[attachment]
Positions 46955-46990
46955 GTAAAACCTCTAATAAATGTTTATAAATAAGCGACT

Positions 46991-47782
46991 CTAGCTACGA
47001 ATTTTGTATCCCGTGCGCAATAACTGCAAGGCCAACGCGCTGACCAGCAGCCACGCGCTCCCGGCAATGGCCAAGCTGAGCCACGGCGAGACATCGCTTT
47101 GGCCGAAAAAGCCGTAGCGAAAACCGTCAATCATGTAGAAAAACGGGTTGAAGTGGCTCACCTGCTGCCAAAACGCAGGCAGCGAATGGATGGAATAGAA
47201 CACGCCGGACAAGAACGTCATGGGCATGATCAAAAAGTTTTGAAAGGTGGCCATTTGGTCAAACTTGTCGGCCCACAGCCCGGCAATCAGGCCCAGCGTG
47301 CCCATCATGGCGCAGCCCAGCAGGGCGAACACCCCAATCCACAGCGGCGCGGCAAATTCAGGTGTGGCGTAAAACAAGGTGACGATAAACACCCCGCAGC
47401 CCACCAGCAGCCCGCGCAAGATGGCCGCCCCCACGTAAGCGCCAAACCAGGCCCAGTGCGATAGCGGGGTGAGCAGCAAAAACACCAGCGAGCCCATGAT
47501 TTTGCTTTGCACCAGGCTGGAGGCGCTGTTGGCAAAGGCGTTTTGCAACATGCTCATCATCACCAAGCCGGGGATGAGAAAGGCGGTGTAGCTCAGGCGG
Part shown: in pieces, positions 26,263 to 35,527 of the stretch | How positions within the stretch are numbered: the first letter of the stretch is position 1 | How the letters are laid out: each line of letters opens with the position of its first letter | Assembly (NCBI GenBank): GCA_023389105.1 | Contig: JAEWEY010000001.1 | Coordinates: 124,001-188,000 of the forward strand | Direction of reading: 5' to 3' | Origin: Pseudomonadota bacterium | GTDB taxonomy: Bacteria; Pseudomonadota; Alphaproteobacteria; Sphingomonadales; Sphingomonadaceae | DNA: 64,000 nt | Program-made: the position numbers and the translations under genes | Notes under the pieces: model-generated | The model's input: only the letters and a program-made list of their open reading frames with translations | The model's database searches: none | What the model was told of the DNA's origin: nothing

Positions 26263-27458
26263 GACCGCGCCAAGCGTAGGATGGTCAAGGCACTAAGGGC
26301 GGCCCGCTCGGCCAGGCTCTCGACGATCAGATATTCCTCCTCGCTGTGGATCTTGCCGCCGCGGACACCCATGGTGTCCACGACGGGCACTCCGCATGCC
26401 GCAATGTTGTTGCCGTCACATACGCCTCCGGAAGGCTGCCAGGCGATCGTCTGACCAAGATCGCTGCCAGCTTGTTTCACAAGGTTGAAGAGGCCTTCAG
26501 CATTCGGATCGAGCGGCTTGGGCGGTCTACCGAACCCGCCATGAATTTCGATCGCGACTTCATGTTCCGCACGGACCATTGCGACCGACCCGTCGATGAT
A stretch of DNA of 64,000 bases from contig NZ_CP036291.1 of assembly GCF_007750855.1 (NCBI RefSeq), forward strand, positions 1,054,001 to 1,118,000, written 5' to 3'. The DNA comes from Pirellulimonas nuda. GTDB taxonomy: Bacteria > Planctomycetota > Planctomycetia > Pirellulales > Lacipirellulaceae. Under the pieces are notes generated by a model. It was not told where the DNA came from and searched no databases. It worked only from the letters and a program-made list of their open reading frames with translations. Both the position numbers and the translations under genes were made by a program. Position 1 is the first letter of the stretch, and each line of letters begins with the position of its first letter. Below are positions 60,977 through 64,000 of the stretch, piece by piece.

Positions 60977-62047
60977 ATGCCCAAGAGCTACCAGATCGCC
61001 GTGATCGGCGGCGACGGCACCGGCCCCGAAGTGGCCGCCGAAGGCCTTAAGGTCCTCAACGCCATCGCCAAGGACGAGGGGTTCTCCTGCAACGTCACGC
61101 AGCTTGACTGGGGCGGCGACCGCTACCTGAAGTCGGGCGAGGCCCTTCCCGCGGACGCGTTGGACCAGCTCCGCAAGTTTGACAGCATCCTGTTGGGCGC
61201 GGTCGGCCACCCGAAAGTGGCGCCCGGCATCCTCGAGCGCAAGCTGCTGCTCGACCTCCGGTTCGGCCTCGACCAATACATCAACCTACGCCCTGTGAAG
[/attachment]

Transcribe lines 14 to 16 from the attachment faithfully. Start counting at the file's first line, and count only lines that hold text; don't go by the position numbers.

26301 GGCCCGCTCGGCCAGGCTCTCGACGATCAGATATTCCTCCTCGCTGTGGATCTTGCCGCCGCGGACACCCATGGTGTCCACGACGGGCACTCCGCATGCC
26401 GCAATGTTGTTGCCGTCACATACGCCTCCGGAAGGCTGCCAGGCGATCGTCTGACCAAGATCGCTGCCAGCTTGTTTCACAAGGTTGAAGAGGCCTTCAG
26501 CATTCGGATCGAGCGGCTTGGGCGGTCTACCGAACCCGCCATGAATTTCGATCGCGACTTCATGTTCCGCACGGACCATTGCGACCGACCCGTCGATGAT